Patrick Tracey

Senior Vice President, Business Development

Computershare

Bringing 35+ years investor relations experience to non-exchange listed companies, funding portals, and private entities of all types.

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Tags

transfer agent JOBS Act Reg A+ Reg D annual meeting proxy corporate governance compliance Investor relations equity crowdfunding investor communications

Biography

Patrick, located in our Hauppauge and New York offices, is responsible for the business development for Computershare’s private markets group. This includes non-exchange listed companies, crowdfunding portal relationships, privately held financial institutions and private entities of all types. In addition, Pat has worked with several hundred mutual insurance and thrift institutions with their demutualization, special and annual meetings, mutual holding company formation and related transactions. He has also done business development work for transfer agent, proxy solicitation, corporate actions, stock plans and related programs for large cap and mid cap public companies


Before joining Computershare in 2000, Patrick spent 17 years with the predecessor companies of BNY Mellon Shareowner Services in a variety of relationship management and business development capacities.

Patrick is the Immediate Past President for the New York Chapter of the National Investor Relations Institute (NIRI). He is also a member of the Crowdunding Professional Association (CfPA) , Society of Corporate Secretaries & Corporate Governance Professionals, the Shareholder Services Association, and the Securities Transfer Association.

Patrick manages the internship program for NIRI NY’s partnership with Tuesday’s Children, the official 9/11 family victim charity. This program places member students in paid internships in investor relations and corporate communication departments in the Tri-State area. Patrick also mentors DePaul University (Chicago) students through the alumni mentorship program, and has given lectures on governance and IR topics at the Graduate Schools of Business at Fordham, NYU and CUNY-Baruch College. Patrick is on the advisory committee for Investor Relations program at the Gabelli Graduate School of Business at Fordham University.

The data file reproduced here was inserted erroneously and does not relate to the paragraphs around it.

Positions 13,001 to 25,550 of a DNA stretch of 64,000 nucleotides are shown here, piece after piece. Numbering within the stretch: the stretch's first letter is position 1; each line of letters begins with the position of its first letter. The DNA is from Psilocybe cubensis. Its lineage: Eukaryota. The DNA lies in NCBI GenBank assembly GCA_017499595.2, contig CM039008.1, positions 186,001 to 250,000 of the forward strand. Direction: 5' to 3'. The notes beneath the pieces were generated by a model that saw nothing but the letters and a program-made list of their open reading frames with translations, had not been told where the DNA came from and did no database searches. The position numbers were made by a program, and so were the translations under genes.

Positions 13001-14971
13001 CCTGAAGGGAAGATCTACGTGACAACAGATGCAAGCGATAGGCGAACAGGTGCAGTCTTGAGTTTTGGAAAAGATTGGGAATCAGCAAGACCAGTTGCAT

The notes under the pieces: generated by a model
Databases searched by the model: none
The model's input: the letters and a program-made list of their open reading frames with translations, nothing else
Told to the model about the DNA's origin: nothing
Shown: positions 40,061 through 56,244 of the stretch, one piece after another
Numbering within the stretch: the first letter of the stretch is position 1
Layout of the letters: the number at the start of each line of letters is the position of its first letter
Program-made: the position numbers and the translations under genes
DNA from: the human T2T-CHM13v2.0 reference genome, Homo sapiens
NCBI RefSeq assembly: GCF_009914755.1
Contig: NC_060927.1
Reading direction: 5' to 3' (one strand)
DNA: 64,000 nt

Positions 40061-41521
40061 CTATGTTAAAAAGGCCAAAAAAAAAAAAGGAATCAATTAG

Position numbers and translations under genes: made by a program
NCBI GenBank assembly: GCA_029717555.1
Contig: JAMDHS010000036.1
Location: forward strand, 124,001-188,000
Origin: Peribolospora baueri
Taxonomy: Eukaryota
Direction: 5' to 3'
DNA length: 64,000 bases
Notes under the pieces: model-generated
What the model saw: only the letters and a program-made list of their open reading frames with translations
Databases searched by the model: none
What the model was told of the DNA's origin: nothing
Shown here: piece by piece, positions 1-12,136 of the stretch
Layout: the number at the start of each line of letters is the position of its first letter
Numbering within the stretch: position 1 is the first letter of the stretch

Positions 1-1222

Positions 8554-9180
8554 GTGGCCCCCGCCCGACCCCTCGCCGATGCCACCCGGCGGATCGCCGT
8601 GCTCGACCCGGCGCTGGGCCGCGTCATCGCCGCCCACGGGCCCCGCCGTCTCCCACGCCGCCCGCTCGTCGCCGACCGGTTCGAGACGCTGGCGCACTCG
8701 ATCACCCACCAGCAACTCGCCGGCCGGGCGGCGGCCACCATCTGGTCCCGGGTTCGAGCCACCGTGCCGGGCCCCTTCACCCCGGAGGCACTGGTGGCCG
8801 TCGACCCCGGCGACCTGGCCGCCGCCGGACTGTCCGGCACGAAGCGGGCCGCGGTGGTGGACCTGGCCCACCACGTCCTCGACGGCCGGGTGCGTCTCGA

Patrick earned a bachelor’s degree from New York University’s College of Business and Public Administration.

4/7/2017 9:14:43 PM,
Patrick Tracey replied:

Official answer = I don't know.  A best guess?  Have to look at this in a few ways.   Large corporate banks like BNY, JPM and the like are already embracing crowdfunding and other related Fintech startups in many ways.  One way is to sponsor young entities. I attended an event hosted by Barclays accelerator - where Barclays helps nurture startups with office space and mentoring. In a perfect world - banks that sponsor young companies that have a chance to grow into micro caps, and rise up to be the next Unicorn and IPO and go forward.  Think of it like the "NBA Development League" of of prospective growing companies who could - as they grow - have an ongoing relationship with the large bank and with each succeeding year potentially consume more and more banking services.

With regard to Equity Crowdfunding  - I would think the large banks would continue to push issuers to pursue an IPO than say a JOBS Act / Reg A transaction.  I see the large banks being a "me too" entrant into the equity crowdfunding space.   Can they make enough money working on a small capital raise - unless there is a large ongoing dealflow?  Hard to say.  There are many niche players who are working in the Equity Crowdfunding space, as well as equity crowdfunding portals, some of whom have broker dealer arrangements.  If there becomes a steady stream of "sexy" Reg A and A+ transactions - and more having a high visibility in the market - I could see large cap banks perhaps making an acquisition to enter the space.

Just my $0.02 - and a guess.

 

Pat